Jack Lemmon, Tony Curtis & Marilyn Monroe on the Perfect Beach
Known for its wide flat sandy expanse and relatively calm waters -- you can ride small waves here, but hardcore surfers can enjoy the bigger waves just a few miles north -- this beloved beach became even closer to perfection this summer after the resort unveiled something called Del Beach, a luxurious new waterfront set-up featuring plush daybeds and half-moon cabanas, personalized service for food and drinks, and a bunch of cool recreational activities for kids of all ages.

The new programs and activities -- including a lively beach playground for kids and boogie board, surfboard, stand-up paddle and kayak rentals -- is the first West Coast operation to be managed by Boucher Brothers, a Miami-based hospitality management company charged with setting up and managing the beach daily from sunrise to sunset.

Adding a sophisticated new dimension to the picture postcard backdrop are new furnishings, beach towels and other accoutrements – in a crisp white and striped burgundy. Guests and locals alike can rent chaise lounges complete with cushions and terry covers, expansive fringed sun umbrellas, half-moon cabanas for two with sun shade, and plush daybeds. 

It all makes for the Perfect Beach experience. Furthering its beachfront appeal, the resort also offers food and beverage service -- complete with salads, sandwiches, mai tais and margaritas -- literally right on the sand. You don't have to move a muscle, and the staff goes out of its way to make sure you are content. 

The Perfect Tunes for the Perfect Beach

Ipod on the Beach - radiopotato.com
When you go, I recommend you bring your iPod or whatever device you use to listen to your music. Load it up with your favorite tunes just to make the experience even more enjoyable and relaxing. I put a bunch of beachy/summery songs on a playlist and listened while I enjoyed Del Beach. I wanted to stay on that beach forever, just listening to music, drinking ice cold tea, watching our daughter swim with her friends, and holding hands with my wife, who was just as blissed out as I was. 

This is my "Perfect Beach" playlist (with a few of my own songs thrown in there just to remind myself that I did have a record deal once upon a time):

All Summer Long - Beach Boys
All Summer Long - Kid Rock
Hotel California - The Eagles 
Boys of Summer - Don Henley
Breezin' - George Benson
Summer Moon - Jamie Reno
Feels so Good - Chuck Mangione
Summer of '69 - Bryan Adams
Big Kahuna - Jamie Reno
Warmth of the Sun - Beach Boys
Don't Wory Baby - Beach Boys
California - Phantom Planet
Summertime Sadness - Lana Del Ray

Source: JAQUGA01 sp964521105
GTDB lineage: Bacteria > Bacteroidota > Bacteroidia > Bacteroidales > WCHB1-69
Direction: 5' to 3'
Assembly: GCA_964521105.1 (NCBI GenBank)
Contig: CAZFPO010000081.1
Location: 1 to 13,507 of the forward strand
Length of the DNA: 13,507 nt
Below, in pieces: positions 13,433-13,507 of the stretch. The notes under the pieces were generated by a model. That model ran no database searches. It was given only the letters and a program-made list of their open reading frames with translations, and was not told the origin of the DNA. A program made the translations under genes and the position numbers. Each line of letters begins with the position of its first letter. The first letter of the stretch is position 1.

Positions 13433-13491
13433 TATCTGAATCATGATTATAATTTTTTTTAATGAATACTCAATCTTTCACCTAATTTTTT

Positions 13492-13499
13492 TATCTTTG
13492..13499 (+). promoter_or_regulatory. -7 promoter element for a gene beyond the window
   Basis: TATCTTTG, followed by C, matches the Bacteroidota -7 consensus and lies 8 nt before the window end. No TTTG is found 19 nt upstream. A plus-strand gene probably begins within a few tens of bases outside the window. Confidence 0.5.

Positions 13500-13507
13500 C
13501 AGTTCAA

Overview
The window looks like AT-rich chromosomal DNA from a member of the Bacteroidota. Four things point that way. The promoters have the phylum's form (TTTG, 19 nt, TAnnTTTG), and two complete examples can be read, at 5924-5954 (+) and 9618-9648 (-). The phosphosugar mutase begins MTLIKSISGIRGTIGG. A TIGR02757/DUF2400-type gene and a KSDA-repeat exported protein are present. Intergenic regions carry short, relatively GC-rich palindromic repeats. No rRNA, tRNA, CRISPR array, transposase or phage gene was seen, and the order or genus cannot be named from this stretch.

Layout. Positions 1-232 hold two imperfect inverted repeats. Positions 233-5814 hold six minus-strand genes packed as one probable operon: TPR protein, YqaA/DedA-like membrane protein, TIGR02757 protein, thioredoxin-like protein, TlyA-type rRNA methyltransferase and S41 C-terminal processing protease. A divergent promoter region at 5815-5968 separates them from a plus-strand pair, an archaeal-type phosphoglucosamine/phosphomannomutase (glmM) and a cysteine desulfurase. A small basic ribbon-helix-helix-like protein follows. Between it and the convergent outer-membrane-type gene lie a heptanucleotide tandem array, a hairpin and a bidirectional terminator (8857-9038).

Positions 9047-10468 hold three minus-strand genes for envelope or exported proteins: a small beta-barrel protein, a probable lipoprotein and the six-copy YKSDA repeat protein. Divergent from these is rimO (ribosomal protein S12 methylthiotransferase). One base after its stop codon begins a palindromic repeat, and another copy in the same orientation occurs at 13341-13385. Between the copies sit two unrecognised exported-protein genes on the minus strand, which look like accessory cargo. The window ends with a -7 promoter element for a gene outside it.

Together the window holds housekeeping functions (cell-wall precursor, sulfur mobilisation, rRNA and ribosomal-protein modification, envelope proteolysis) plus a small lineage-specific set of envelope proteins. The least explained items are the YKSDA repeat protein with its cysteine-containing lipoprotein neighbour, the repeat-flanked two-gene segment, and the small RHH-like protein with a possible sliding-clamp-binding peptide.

Boston Blues - Jamie Reno
Peaceful Easy Feeling - The Eagles 
Ask - The Smiths 
Comfortably Numb - Pink Floyd
Beat This Summer - Brad Paisley
Schools Out - Alice Cooper
Windansea - Jamie Reno

Summer Breeze - Seals & Crofts
Surfer Girl - Beach Boys

California Girls - Beach Boys
The Girl from Ipanema - Astrud Gilberto & Stan Getz
Away - Jamie Reno 

Wipeout - The Surfaris
Vacation - The Go Go's
Summertime - DJ Jazzy Jeff and the Fresh Prince

Summer in the Seventies - Jamie Reno
My Wave - Surf Punks
Love and Mercy - Brian Wilson
In the Summertime - Mungo Jerry

Hot Fun in the Summertime - Sly and the Family Stone
Saturday in the Park - Chicago
Rock Lobster - The B-52s

Still More Beach Activities

More activities at Del Beach include boating, bike rentals, surfing, boogie boarding, yoga on the beach, an interactive kids’ play area on the beach with a wooden boat and kids’ toys, nightly s’mores where families can enjoy a crackling fire pit under the stars, 'Dive-in' movies where you can plunge into the main pool and watch movies with the family every Tuesday evening, and much more.

USA Today and other national media announced “Dr. Beach’s” annual picks for the best beaches in May 2012, and Coronado was named No. 1 in America. “Dr. Beach” -- also known as Stephen Leatherman, director of Florida International University’s Laboratory for Coastal Research -- uses 50 criteria in selecting the best beaches, including water and sand quality, facilities and environmental management.

Coronado’s expansive white sand and endless sunshine make it the perfect spot for summer  adventures for all ages. The sprawling shoreline is great for jogging or walking along the Pacific. Coronado’s generally small waves are perfect for learning to surf or boogie board. And the Coronado bike trail, which runs along Glorietta Bay and the beachfront walk, is safe, easy to navigate and beautiful year-round.
You've still got plenty of summer days left. It's not too late for a summer trip to the Del. I think you'll like it as much as I did. It is the perfect summer vacation. At the perfect hotel. On the Perfect Beach.

Where: Hotel del Coronado
1500 Orange Avenue
Coronado, CA 92118
Phone: 619.435.6611/800-HOTEDEL
Website: www.hoteldel.com